Punitive Damages in Texas Explained
- May 9, 2013
- Personal Injury
Unlike damages sought to reimburse the victim of a Dallas car accident (claiming damages for incurred and future medical bills, loss of earnings, as well as compensation for physical pain and mental suffering), punitive damages in Texas are not actually intended to benefit the injury victim, but rather further punish the negligent at-fault party. However, if your Dallas personal injury lawyer is able to recover punitive damages should your case go to trial, then you would indeed be the beneficiary should such damages be awarded.
Punitive Damages in Texas Law
Punitive damages are only awarded in situations where the negligent party was so grossly negligent that the jury in your case is compelled to reprimand them above and beyond the full and fair compensation entitled to you under Texas law. The legislature defines gross negligence as such an entire want of care as to establish that the act or omission in question was the result of actual conscious indifference to the rights, welfare, or safety of the persons affected by it.
In addition to the legal restrictions concerning punitive damages, many insurance policies typically include clauses which protect the insurance company from paying out punitive damages. Generally, a Dallas personal injury attorney will only be able to seek punitive damages in cases of gross negligence where either such clauses do not exist, or the defendant is a corporate entity or a private individual with considerable financial resources. Claims involving punitive damages are thusly more likely to occur in auto accident cases involving truck wrecks or motor vehicle defects than in other types of car crash cases.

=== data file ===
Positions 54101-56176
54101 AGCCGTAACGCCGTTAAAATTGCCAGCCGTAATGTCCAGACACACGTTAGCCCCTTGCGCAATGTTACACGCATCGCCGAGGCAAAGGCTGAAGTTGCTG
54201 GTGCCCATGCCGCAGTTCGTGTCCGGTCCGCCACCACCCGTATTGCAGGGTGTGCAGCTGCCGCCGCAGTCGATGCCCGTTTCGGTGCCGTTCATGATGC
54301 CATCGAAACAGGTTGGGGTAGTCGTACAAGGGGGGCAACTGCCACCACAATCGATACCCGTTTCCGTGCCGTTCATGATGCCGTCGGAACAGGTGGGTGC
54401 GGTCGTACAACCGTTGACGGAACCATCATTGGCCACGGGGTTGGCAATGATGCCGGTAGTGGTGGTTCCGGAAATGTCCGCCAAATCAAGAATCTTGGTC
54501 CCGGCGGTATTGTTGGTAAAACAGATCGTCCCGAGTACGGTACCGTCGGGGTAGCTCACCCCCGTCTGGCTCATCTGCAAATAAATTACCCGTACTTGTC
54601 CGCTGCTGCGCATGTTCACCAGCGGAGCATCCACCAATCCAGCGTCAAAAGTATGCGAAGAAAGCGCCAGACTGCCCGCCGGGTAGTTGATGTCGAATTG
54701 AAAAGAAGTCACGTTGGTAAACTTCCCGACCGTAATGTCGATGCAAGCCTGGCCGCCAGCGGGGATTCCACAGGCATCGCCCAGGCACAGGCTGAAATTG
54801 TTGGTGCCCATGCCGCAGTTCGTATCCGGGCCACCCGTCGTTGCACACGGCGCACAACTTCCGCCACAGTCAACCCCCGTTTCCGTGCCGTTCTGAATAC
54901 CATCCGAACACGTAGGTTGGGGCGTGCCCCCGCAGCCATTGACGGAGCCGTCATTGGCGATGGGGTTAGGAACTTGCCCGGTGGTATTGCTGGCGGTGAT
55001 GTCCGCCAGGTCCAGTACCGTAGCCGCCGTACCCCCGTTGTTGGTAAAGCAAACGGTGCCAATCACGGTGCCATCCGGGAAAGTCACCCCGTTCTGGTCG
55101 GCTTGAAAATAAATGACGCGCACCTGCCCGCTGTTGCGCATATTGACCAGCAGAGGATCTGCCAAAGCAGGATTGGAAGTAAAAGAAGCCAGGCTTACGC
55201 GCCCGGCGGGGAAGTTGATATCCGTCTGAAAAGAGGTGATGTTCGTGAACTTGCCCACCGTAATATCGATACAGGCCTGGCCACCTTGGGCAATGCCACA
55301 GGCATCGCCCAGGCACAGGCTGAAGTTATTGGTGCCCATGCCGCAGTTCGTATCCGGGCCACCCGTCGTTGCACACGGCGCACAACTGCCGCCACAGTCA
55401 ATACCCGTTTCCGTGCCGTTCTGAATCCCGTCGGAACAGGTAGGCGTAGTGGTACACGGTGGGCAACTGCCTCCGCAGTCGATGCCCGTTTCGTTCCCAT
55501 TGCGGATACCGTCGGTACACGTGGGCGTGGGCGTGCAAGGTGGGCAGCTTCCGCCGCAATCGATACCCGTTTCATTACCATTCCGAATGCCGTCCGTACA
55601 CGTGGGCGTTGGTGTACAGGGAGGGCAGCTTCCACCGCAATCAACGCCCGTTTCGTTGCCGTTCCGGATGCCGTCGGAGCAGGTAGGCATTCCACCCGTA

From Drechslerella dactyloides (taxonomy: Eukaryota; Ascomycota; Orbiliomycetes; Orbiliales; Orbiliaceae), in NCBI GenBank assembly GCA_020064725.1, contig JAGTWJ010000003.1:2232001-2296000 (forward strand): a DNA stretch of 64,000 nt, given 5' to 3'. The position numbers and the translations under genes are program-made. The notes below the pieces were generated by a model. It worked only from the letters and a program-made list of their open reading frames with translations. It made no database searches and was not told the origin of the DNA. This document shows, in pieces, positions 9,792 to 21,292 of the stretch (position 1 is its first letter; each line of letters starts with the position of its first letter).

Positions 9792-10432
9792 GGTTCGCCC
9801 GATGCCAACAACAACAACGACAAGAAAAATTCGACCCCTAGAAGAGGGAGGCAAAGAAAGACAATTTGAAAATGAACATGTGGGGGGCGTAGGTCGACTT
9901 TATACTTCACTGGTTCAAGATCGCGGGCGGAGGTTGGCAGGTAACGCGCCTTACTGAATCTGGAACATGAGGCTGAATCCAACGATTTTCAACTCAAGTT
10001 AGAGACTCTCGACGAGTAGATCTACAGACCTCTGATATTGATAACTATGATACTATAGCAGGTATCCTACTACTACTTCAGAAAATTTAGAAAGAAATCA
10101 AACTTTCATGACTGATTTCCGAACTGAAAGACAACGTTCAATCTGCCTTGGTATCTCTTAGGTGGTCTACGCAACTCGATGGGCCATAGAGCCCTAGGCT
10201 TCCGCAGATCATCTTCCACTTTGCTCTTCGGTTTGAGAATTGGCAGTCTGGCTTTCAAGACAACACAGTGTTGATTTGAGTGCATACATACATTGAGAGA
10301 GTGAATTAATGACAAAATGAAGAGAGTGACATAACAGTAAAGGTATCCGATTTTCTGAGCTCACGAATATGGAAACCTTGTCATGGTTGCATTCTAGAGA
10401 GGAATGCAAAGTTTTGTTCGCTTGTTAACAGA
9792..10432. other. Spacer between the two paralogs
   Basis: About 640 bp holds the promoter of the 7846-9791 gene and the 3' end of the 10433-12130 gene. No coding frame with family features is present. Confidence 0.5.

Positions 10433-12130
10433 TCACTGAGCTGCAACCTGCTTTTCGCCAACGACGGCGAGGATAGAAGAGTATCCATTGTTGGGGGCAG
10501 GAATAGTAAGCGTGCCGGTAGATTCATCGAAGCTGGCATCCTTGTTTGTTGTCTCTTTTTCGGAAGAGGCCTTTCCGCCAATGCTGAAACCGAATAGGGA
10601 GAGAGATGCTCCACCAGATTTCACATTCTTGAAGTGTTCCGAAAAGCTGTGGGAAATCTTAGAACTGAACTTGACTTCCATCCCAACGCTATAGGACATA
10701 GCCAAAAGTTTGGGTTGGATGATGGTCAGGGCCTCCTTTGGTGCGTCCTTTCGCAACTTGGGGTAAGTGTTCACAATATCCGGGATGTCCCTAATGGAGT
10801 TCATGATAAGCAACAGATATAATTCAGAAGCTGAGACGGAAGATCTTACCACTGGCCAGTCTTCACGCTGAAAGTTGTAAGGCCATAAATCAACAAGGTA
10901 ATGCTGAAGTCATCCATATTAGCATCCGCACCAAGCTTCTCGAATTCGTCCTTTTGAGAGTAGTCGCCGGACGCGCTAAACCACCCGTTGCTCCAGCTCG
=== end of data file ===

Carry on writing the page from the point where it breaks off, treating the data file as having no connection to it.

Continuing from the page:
Claiming Punitive Damages Against Drunk Drivers
Although the actions of an intoxicated motorist would definitely fall within the law’s description of gross negligence, it is not altogether common for Dallas personal injury victims to recover punitive damages in drunk driving collision claims. However, your lawyer may still push for punitive damages should your case go to trial because it allows them to demonstrate the full extent of the at-fault driver’s gross negligence to the jury. This helps to win the favor of the jury when it comes to awarding compensatory damages even in situations where exemplary damages are not available.
Such tactics may not be used in situations where the insurance company has already admitted their client was drunk. The reason for them employing this tactic is to prevent the jury from hearing your evidence of their client’s gross negligence.
To discuss your accident case with an experienced attorney, please contact Guajardo & Marks for a free initial consultation.